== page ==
'They give us life!': Seniors get boost from weekly play dates

Seniors with dementia join children for sing-alongs, guessing games and friendship at the Garbarino Girard Centre for Innovation in Seniors Care.

Seniors visit children at the Algonquin College daycare

Singing and playing games stimulates memory and fosters friendship, according to Garbarino Girard Centre for Innovation in Seniors Care coordinator Kailey Lewis. (CBC News)

A rambunctious band of three year-olds and a group of seniors with early stages of dementia have become weekly playmates at Algonquin College's Garbarino Girard Centre for Innovation in Seniors Care.

Eleven seniors from the centre get a visit from children with the Algonquin College daycare on Thursday mornings for a play date full of games, sing-alongs and craft making that's beneficial to both young and old.

Kailey Lewis, one of the coordinators of programs for seniors, said the visits are the highlight of the day for the elderly group.

"When the kids walk in they are just bright faces, big smiles," Lewis said. "I see them light up like no other activity."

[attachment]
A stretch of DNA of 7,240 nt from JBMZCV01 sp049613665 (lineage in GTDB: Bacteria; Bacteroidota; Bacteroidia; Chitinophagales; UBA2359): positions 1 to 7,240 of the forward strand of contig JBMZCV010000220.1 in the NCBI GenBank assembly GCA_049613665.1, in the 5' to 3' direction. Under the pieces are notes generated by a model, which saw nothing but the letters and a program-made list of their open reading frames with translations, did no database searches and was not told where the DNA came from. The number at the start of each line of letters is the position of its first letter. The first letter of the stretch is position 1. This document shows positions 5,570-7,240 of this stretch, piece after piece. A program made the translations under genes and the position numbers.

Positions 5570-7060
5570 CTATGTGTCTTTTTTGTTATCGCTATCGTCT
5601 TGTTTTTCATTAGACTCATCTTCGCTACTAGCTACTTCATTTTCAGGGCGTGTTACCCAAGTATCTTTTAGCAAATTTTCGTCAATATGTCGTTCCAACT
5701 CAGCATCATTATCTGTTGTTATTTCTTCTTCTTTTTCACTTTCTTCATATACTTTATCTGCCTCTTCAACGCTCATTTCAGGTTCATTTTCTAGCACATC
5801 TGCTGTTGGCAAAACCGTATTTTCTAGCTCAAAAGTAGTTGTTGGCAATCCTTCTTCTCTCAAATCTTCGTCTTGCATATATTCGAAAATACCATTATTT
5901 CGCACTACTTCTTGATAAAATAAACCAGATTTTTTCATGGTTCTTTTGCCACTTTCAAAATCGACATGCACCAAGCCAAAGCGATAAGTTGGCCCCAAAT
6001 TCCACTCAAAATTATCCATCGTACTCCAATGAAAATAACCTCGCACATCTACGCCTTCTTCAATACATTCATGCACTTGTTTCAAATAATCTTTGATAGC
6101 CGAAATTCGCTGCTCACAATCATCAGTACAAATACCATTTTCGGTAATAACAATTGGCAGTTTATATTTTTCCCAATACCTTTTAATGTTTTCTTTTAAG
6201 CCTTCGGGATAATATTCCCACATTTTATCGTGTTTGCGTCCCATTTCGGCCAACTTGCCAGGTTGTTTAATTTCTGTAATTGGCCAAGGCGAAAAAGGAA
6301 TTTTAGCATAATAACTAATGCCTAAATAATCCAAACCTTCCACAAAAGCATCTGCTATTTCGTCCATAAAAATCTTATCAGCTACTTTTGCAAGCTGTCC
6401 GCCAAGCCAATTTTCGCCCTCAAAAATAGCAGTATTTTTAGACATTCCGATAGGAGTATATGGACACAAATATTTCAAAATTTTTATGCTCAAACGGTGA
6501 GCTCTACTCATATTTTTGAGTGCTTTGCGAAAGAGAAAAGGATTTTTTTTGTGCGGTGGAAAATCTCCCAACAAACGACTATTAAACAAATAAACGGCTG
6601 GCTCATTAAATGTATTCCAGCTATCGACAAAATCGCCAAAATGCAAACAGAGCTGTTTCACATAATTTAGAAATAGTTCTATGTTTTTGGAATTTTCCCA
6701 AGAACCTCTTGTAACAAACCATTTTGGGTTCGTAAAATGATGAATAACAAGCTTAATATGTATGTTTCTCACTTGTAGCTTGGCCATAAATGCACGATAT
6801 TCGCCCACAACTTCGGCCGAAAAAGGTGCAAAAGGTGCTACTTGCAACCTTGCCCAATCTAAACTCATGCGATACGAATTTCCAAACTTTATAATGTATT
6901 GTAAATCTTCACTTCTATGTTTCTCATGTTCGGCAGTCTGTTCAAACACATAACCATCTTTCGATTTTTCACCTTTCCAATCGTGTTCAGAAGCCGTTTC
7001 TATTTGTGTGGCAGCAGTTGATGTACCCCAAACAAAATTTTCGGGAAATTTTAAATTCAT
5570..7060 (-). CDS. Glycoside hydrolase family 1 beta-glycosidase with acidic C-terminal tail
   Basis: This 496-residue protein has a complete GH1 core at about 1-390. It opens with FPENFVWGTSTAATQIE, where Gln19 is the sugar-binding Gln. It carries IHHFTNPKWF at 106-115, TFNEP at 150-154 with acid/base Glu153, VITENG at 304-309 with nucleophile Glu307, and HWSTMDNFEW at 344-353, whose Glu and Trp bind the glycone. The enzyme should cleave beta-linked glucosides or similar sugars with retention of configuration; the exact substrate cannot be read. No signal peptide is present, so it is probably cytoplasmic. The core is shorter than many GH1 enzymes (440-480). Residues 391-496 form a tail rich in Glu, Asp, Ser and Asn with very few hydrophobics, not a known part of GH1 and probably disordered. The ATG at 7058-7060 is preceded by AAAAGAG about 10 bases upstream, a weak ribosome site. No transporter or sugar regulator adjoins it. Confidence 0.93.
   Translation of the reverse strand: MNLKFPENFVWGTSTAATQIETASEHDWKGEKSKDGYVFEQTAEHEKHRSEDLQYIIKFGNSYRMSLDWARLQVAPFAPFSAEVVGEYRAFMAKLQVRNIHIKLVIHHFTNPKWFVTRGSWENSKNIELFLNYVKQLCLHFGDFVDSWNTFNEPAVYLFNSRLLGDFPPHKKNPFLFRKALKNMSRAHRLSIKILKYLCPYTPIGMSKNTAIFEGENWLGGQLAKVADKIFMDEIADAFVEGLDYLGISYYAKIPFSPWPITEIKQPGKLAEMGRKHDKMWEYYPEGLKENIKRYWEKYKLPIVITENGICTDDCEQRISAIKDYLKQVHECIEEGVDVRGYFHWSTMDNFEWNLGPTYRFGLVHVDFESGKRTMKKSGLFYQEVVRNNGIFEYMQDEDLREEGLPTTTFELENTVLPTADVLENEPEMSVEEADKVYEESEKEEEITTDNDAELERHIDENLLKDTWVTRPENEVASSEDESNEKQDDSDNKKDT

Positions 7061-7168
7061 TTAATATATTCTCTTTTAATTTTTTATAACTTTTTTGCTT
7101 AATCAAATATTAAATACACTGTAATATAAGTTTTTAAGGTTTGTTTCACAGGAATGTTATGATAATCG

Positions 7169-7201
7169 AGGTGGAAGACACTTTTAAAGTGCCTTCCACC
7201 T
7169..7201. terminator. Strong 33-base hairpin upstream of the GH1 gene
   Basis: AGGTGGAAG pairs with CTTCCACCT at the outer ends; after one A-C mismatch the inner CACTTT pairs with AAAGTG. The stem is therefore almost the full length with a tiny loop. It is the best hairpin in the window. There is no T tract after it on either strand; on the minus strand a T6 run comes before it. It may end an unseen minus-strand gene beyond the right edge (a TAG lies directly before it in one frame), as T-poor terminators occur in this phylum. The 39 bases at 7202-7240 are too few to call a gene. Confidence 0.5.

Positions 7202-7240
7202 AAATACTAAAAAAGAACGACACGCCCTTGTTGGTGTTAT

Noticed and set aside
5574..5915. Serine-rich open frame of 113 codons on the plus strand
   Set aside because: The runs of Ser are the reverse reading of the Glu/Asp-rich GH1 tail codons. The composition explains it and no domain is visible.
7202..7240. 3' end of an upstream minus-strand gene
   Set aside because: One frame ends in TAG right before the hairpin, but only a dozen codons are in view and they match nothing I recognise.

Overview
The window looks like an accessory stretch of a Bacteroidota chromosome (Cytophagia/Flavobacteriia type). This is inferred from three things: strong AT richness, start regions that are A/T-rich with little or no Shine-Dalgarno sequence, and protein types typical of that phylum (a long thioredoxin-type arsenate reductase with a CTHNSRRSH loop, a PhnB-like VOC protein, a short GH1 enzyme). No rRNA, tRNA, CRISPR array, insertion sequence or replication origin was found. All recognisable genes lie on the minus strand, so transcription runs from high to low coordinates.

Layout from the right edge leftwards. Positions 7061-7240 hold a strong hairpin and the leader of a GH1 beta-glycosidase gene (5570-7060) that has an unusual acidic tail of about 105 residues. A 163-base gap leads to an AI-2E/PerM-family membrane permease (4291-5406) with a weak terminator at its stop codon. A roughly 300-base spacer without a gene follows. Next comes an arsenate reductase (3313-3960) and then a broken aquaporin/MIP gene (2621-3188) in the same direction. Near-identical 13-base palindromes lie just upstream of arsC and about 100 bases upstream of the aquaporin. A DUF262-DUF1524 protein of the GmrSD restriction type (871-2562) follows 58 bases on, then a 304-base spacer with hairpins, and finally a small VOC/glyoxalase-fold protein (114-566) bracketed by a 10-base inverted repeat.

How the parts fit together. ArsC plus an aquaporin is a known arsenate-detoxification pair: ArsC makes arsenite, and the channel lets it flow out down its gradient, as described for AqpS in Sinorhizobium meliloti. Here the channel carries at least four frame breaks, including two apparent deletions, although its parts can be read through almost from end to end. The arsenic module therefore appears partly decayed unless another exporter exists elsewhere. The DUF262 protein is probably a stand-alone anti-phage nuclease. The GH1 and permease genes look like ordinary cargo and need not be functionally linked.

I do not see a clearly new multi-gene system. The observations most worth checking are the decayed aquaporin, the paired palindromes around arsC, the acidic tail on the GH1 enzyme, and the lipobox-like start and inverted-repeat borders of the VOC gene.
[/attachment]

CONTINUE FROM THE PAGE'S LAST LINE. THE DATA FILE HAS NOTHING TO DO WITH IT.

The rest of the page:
'They give us life!' says Frida Herskovitz of the time spent with the children. (Jessa Runciman/CBC)

The seniors are part of a day program at the centre that provides stimulating mental and physical activities and also offers respite for their caregivers.  

Engaging with youngsters in songs and crafts, playing guessing games and generally having fun also functions as brain and memory exercises for the seniors, who are 80 years and older and have been exhibiting signs of dementia.

The meetings also decrease their sense of social isolation, especially for those whose grandchildren live in another city, Lewis said.

The young children and seniors share a sense of discovery and friendship. (CBC News)

The seniors participating in the program were clearly delighted with the young companions.

"They give us life!" Frida Herskovitz said. "They're laughing, they're jumping, they're doing everything kids do!"

"They seem so spontaneous," added Earle Smith. "As adults we sometimes think before we answer, while a child just goes boom!" 

Daycare coordinator John Hefler said the feeling is mutual, and the children look forward all week to see their older friends. The children thrive and learn under the attention and care they receive from the seniors, he said.

"What I really love is the playfulness, I love the interaction," Hefler said.

We sit in on a playdate for preschoolers and their so-called "senior friends." 7:13
Sing-alongs and games double as memory excercises that encourage brain function. 0:54

With files from Jessa Runciman